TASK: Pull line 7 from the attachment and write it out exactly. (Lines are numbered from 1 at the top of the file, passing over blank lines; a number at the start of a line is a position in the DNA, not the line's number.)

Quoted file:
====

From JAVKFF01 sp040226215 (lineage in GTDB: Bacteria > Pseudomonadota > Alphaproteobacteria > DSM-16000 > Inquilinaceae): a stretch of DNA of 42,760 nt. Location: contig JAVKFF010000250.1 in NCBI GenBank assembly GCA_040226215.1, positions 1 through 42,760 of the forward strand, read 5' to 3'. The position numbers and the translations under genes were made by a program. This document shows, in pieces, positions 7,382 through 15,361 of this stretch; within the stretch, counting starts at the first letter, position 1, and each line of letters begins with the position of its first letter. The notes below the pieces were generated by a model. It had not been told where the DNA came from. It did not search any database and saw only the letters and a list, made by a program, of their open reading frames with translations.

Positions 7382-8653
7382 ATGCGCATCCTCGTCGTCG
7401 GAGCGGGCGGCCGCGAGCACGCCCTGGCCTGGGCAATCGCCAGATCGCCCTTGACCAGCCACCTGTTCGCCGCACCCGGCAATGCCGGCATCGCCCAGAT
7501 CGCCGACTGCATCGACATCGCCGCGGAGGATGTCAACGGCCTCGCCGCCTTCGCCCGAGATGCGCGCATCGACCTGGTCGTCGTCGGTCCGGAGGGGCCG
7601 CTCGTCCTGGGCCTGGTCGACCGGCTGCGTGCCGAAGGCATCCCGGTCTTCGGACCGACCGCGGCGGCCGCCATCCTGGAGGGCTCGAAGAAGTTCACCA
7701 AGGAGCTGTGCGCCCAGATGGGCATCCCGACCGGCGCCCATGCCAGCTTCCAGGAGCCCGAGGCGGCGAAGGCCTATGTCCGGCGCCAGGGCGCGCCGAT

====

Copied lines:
7701 AGGAGCTGTGCGCCCAGATGGGCATCCCGACCGGCGCCCATGCCAGCTTCCAGGAGCCCGAGGCGGCGAAGGCCTATGTCCGGCGCCAGGGCGCGCCGAT